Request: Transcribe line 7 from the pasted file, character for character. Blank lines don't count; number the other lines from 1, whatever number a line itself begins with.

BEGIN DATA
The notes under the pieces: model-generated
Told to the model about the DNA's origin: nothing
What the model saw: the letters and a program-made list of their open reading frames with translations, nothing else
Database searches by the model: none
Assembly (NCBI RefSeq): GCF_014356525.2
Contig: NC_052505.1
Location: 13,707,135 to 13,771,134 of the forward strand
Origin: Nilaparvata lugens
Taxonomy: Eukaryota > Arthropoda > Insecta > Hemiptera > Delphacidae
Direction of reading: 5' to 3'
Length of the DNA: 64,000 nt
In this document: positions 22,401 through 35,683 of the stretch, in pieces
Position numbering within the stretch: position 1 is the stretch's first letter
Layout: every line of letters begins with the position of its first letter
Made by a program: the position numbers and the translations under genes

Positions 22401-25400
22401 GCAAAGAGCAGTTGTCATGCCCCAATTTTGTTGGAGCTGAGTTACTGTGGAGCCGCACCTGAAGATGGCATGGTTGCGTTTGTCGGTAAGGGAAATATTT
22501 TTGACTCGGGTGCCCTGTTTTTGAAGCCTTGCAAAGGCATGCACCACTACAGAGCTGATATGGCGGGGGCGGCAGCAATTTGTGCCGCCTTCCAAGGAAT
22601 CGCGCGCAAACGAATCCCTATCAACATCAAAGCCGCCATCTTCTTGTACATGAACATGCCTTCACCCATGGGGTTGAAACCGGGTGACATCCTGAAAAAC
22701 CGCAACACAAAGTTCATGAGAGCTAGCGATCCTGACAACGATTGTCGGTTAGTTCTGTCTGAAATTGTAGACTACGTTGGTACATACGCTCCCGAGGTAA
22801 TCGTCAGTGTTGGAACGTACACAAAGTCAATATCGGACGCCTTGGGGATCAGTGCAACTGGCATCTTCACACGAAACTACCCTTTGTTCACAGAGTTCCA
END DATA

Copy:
Location: 13,707,135 to 13,771,134 of the forward strand